The Ethereum merger and the benefits of becoming more of the same

From September 15, Ethereum will take a big step towards becoming even more different from bitcoin and, in some ways, more similar to the traditional economy.

ON Ethereum It is the second largest cryptocurrency in the world and is very similar and very different from Bitcoin. In this article we will talk about these similarities and differences; and how from September 15 Ethereum will take a big step towards becoming even more different from Bitcoin and, from a certain point of view, more similar to the traditional economy, while preserving its special innovations and, among other things, positioning itself as an interesting passive income generation option .

In Ethereum, there is also that difference between “Root” and “Nutella” that we talked about in the previous article: Ethereum Nutella is the one you see in your balance on the broker’s website, which is nothing more than a representation of the debt the broker has with you, measured in Ethers (Ethereum’s currency unit).

It is important to remember this difference because in this article we are talking about Ethereum root, “real” Ethereum, which you only really get if you withdraw them from the exchange. If you’ve never withdrawn funds, or if your exchange doesn’t offer a withdrawal option, you’ve never messed around with Ethereum, and maybe a lot of what we’re going to talk about in this article seems a little far-fetched and abstract to you.

Ethereum has a fantastic feature that Bitcoin does not: the recipients of transactions can be computer programs known by the unfortunate name of “smart contracts” (unfortunate because they are not contracts in the legal sense, nor are they smart – a topic for a future article). These programs can implement “business rules” and can pay and be paid in a fully automatic way that can also be audited.

A classic example is the lottery: it is easy to write a program that receives ethers players, draw a number, pay out the winners and take the winnings from the bank. All this automatically, without human intervention, and leaving an audit trail that makes it possible to prove, at any later time, that the draw was random and fair.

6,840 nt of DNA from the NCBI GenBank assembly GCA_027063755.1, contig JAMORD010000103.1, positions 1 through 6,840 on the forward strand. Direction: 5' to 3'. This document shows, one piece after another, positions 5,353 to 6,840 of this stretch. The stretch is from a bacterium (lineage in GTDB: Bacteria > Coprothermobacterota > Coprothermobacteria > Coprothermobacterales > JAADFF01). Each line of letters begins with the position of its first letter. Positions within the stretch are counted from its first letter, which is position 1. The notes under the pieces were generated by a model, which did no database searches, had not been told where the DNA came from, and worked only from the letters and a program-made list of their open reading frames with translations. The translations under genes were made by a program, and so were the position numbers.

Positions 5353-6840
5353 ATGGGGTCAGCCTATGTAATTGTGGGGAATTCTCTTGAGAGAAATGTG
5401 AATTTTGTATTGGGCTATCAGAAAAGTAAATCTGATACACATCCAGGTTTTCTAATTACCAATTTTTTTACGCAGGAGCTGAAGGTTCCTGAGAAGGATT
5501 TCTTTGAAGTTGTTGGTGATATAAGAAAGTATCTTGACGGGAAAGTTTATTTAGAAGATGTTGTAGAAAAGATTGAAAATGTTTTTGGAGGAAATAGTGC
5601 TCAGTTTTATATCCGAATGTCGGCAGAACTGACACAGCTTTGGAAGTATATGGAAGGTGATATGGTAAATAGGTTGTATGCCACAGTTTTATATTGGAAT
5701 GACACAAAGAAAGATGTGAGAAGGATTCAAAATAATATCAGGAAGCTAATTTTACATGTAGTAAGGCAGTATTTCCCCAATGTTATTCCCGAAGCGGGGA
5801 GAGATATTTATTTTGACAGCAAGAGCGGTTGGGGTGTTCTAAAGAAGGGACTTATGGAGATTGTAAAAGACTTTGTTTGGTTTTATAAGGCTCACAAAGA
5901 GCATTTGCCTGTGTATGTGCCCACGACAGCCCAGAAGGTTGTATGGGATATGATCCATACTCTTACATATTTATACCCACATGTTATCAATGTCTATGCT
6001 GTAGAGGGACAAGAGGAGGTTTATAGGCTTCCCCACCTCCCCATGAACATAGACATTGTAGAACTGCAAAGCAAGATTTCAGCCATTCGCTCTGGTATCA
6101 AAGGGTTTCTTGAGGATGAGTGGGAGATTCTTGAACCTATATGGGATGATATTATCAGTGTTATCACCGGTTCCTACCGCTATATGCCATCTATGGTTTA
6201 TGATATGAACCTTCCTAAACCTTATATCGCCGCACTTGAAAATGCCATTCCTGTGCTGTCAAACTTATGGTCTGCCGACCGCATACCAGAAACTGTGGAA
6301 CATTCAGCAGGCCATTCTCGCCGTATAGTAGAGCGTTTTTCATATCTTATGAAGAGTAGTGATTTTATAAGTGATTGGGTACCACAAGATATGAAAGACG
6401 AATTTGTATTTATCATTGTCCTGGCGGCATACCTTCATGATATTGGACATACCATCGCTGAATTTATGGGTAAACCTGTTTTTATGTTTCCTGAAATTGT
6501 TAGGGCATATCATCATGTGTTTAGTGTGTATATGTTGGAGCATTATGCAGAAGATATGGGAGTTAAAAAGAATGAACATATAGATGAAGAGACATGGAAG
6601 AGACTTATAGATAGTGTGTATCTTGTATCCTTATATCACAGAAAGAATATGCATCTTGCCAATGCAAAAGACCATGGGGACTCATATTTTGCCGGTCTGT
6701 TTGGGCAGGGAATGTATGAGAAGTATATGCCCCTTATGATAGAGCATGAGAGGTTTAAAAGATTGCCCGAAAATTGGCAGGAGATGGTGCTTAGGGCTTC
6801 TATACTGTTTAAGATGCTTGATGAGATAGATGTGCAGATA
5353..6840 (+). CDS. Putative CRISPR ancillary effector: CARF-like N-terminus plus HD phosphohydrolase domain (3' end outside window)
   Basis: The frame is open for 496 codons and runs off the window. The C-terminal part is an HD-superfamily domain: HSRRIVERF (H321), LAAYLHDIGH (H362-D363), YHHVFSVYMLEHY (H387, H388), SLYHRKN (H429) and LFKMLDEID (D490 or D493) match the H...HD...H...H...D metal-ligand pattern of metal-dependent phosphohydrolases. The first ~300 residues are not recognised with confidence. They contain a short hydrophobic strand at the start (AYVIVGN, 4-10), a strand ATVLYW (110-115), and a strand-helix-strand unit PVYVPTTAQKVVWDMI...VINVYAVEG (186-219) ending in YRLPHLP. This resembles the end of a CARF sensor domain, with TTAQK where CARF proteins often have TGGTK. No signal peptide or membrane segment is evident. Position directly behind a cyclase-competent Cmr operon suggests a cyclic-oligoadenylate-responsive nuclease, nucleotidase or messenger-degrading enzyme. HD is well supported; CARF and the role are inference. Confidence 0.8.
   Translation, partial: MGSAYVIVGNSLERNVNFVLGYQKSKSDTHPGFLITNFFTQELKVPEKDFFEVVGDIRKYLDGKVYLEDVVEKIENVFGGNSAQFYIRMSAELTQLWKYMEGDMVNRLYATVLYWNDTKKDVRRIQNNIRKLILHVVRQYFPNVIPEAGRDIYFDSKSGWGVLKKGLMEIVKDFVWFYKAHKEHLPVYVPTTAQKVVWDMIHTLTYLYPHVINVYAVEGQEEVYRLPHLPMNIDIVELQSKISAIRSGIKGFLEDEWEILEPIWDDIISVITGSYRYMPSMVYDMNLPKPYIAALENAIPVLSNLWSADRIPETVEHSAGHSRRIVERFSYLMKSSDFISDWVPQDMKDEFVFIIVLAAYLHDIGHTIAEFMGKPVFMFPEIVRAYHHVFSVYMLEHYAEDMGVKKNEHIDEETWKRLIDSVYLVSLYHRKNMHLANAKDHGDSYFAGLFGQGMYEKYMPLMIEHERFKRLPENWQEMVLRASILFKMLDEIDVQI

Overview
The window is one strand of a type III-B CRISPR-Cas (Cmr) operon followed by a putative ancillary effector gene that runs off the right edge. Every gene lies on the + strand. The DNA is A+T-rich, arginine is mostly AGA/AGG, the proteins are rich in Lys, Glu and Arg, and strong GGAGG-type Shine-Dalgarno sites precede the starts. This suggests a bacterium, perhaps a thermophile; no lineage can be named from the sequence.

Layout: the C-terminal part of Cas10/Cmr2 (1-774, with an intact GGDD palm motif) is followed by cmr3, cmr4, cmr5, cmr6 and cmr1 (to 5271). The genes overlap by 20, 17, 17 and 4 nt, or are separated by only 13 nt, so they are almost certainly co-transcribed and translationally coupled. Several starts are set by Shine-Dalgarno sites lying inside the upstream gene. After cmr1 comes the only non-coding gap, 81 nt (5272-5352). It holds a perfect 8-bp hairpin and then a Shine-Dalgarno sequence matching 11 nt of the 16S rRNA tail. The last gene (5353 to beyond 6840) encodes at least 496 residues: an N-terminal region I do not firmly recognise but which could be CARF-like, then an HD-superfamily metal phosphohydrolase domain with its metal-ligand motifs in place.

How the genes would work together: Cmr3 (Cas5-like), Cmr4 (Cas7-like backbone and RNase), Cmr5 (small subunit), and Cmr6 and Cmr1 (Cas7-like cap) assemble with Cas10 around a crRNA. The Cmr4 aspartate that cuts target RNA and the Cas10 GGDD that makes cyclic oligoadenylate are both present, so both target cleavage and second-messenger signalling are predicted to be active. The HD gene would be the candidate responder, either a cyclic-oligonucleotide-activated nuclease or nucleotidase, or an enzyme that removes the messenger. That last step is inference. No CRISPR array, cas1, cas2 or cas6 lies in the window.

This example also illustrates the biggest limitation of such “smart contracts”: they must be independent within the system and cannot depend on external factors. You can’t create a “smart contract” that detects when an order arrives at your door and automatically pays the supplier, for example.

Another extremely popular use is to write a program that creates a “sub-cryptocurrency”, whose rules of issuance and circulation can be freely defined by the creator. There are tutorials and pre-made templates on how to do this, so create your own cryptocurrency on the Ethereum network can be done in just five minutes.

There are thousands of “tokens” and other “coins”, some with even intriguing value propositions and operational rules, but the vast majority are so ignorant that it is unlikely anyone takes them seriously. It’s this versatility that makes Ethereum so cool and so crazy, with a thriving community particularly prone to radical experimentation.

Despite this, Ethereum has many similarities to Bitcoin: it is a global network of volunteers running computer programs that create an independently audited, continuous history of value transfer transactions. All computers participating in the core network check each other’s accounts, resulting in “perfect accounting”, in which it is possible to prove that all transfers have been made correctly to the last decimal and that no currency has been lost or created outside the computer. rules. Any cheating is immediately detected and rejected – this is a level of perfection that even the most advanced traditional financial systems in the world that predate cryptocurrencies have never been able to achieve.